ZILRETTA SIDE EFFECTS
- Generic Name: triamcinolone acetonide extended-release injectable suspension
- Brand Name: Zilretta
- Drug Class: Corticosteroids
The following serious adverse reactions are described elsewhere in the labeling.
- Serious Neurologic Adverse Reactions with Epidural and Intrathecal Administration
- Hypersensitivity Reactions
- Joint Infection and Damage
- Increased Risk of Infections
- Alterations in Endocrine Function
- Cardiovascular Effects
- Renal Effects
- Increased Intraocular Pressure
- Gastrointestinal Perforation
- Alternations in Bone Density
- Behavioral and Mood Disturbances
Because clinical studies are conducted under widely varying conditions, adverse reaction rates observed in the clinical trials of a drug cannot be directly compared to rates in the clinical trials of another drug and may not reflect the rates observed in practice.
The data below reflect exposure to a single 32 mg intra-articular injection of ZILRETTA in clinical studies in patients with moderate to severe pain due to osteoarthritis of the knee. Clinical studies included randomized, double-blind, parallel-group, placebo and/or active-controlled, and pharmacokinetic/pharmacodynamic studies with follow-up ranging from 6-24 weeks. A total of 424 patients received ZILRETTA and 262 received placebo. Treatment emergent adverse reactions reported by greater than or equal to 1% of patients in the ZILRETTA arms are summarized below (Table 1 and 2).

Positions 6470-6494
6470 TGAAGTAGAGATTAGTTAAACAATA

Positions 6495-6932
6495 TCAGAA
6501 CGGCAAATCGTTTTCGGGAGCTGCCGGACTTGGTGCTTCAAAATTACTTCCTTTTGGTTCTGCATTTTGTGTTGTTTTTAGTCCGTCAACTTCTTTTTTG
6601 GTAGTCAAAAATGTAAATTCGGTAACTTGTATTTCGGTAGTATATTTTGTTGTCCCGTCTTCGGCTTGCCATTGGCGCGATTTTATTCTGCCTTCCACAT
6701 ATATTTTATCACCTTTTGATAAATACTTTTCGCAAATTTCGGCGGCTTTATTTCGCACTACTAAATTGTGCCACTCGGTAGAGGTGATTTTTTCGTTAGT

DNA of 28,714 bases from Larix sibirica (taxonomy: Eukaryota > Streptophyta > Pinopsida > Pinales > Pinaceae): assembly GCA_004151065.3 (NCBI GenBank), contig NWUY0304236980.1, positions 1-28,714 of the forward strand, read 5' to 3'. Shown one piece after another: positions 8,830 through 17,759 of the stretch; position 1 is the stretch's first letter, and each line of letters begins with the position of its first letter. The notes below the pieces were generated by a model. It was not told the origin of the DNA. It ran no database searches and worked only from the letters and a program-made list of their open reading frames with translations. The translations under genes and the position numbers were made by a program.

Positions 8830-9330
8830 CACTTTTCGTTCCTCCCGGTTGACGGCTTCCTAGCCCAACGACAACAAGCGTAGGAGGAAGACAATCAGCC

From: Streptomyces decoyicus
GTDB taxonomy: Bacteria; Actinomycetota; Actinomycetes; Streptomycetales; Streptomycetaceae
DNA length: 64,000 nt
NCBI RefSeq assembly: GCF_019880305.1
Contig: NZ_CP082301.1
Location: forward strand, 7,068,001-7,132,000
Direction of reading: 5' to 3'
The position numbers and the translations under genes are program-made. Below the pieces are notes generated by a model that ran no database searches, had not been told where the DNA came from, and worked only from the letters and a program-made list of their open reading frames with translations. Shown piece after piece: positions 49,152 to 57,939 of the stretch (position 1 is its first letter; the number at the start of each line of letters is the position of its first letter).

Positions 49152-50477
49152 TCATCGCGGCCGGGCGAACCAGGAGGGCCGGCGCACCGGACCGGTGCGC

Overall, the incidence and nature of adverse reactions was similar to that observed with placebo.
Table 1: Most Commonly Reported Treatment-Emergent Adverse Reactions with ZILRETTA (Incidence ≥1%) in Patients with Osteoarthritis of the Knee
|Preferred Term (MedDRA)||ZILRETTA
Table 2: Most Commonly Reported Treatment-Emergent Injected Knee Adverse Reactions with ZILRETTA (Incidence ≥1%) in Patients with Osteoarthritis of the Knee
|Preferred Term (MedDRA)||ZILRETTA
The safety of repeat administration of ZILRETTA was evaluated in a multicenter, open-label, single-arm study in patients with osteoarthritis pain of the knee. A total of 179 patients received a repeat injection on or after Week 12 (median 16.6 weeks) and were followed for 52 weeks from the initial injection. As assessed by adverse event rates for the periods of baseline to second dose and second dose to the comparable period after the second dose, there were higher rates of reported mild to moderate arthralgia after the second dose (16%) than after the first dose (6%). The data from this study are insufficient to fully characterize the safety of repeat administration of ZILRETTA.
Corticosteroid Adverse Reactions
The following adverse reactions, presented alphabetically by body system, are from voluntary reports or clinical studies of corticosteroids. Because some of these reactions are reported voluntarily from a population of uncertain size, it is not always possible to reliably estimate their frequency or establish a causal relationship to drug exposure.
Anaphylactic reactions: Anaphylaxis including death, angioedema